Christopher J Olson
Beauty in Color
The paintings in this café were chosen to showcase recent and current themes of the artist. Iconic, self reflective imagery, and playful use of color are common themes for the artist. "I like to express myself with color. I like the juxtaposition of color to be explored by the viewer."
The artist would like to thank the owners of the Rosewood Café for this opportunity to present this work to the public.
If you would like to express any interest in the work being shown, please contact the artist. All the work is for sale unless otherwise noted. The artist accepts cash, check or money order and requires a contract to be signed on the sale date
Christopher J Olson
Chris received most of his training by experimentation and from the School of Visual Concepts located in Seattle. His style uses many different media ranging from watercolor, acrylic and linoleum print making techniques.
Most of his images display a bold and experimental use of color often finishing a piece in a single session. "I focus more on the emotional content of color with less emphasis on the subject in a lot of my work."
Man in the Hat
This picture is based on a painting by the famous artist, Hieronymus Bosch. It's actually been taken from a painting titled "Head of a Hailerdier". I found the man's facial expression inspiring enough to want to make a painting of it. Bosch's use of red and gold also had a lot to do with my inspiriation as well. I think my picture of the man has a more watchful or cautionary look about him while Bosch's is more melancholy.
This was my first attempt at creating a linocut. Linocut (linoleum cut). The process is the same as wood cut, except that the surface employed is linoleum and not wood. The design was cut into a block of linoleum. Ink is then applied to the surface with a roller, paper is then laid on top, and a roller or spoon is used to imprint the design.
Colors were layered from light to dark using a monotype technique and finished with painting in details with a brush. I've tried to keep the colors as strong as possible by allowing them to show through. I also tried to keep the image fresh and spontaneous by applying colors quickly, when they are still wet, allowing them to merge and form new colors.
Buddha in a Dream State
I created this image during my study of Asian art and philosophy. I've done many different images of buddha-like figures in many different media, but his one stands out to me as a simple interpretation of being in a calm, dream-like state of mind.
Inspired by Asian Art
These three prints were part of series of reliefs I made while doing research on the history of Asian art and philosophy. For monotype (relief print) the design is drawn with ink on a plate or sheet of glass, and is transferred to sheet of paper by running it through a press while the ink is still wet. The technique I use is a little different. I use acrylic paint in place of ink and a sheet of plastic instead of glass. The paint was rolled on to the surface in a basic square shape and I then used several different blunt, pointed objects to draw out the image. The image is then transferred to a sheet of paper by gently rubbing the back with a roller or spoon carefully leaving as much paint on the surface, giving it more texture than you'd get from using a press.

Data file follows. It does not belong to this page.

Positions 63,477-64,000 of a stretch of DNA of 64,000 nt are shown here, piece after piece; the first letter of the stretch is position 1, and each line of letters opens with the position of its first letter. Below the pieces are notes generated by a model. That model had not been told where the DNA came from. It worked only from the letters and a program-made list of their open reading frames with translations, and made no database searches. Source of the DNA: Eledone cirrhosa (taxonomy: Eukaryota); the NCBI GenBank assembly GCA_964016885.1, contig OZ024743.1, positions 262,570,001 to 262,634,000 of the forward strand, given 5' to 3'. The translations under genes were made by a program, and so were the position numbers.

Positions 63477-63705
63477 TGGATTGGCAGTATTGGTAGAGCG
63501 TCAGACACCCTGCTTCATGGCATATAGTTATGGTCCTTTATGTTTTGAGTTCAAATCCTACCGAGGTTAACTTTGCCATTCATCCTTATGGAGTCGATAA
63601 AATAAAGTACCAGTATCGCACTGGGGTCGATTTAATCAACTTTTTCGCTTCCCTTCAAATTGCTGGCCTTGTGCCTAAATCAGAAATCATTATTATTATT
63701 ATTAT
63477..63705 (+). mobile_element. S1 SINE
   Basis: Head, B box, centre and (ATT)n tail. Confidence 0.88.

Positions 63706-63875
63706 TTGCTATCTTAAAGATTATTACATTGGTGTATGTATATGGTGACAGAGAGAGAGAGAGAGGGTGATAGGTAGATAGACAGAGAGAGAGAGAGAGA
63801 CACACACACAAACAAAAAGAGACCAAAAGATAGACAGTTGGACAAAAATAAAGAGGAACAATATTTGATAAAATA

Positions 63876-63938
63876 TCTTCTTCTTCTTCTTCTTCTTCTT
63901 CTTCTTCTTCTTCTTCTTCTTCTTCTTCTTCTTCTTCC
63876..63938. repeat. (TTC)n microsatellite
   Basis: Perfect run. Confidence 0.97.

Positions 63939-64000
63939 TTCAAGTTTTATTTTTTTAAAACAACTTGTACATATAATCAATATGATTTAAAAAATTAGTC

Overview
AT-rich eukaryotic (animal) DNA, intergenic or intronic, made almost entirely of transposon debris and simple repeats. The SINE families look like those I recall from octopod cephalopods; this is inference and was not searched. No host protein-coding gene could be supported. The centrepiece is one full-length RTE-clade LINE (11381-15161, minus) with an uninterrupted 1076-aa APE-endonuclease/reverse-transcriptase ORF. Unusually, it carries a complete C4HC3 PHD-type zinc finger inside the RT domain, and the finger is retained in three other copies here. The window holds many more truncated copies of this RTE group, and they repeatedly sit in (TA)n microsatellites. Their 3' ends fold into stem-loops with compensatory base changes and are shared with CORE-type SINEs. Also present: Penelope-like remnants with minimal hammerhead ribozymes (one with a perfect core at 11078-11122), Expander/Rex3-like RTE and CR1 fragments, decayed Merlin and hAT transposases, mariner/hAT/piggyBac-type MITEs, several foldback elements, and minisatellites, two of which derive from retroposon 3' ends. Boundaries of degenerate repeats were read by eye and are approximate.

Acting as One
This painting was created to express my fascination for crows. I observed how they work together to accomplish simple tasks like scavenging for food or warning other of potential trouble. I know many people probably think of crows as ugly and display disgusting behavior, but I find a certain part of humanity in them that we all share; the need to work together.
Looking Outside Looking In
I chose to use the figure for this piece to express my love of color. I like this pose because I think it has an introspective look to it. While the nude invites us to look at what's on the outside, I think with this pose you might to try to guess what's going on inside.
With an arm over my shoulder
This seated pose was chosen for its impression of composure and steadiness. With the woman's arm bent over her shoulder, I think it tells the viewer that she is not afraid to reveal herself. Her strong gaze is not at the viewer but elsewhere, allowing the viewer to look without judgement.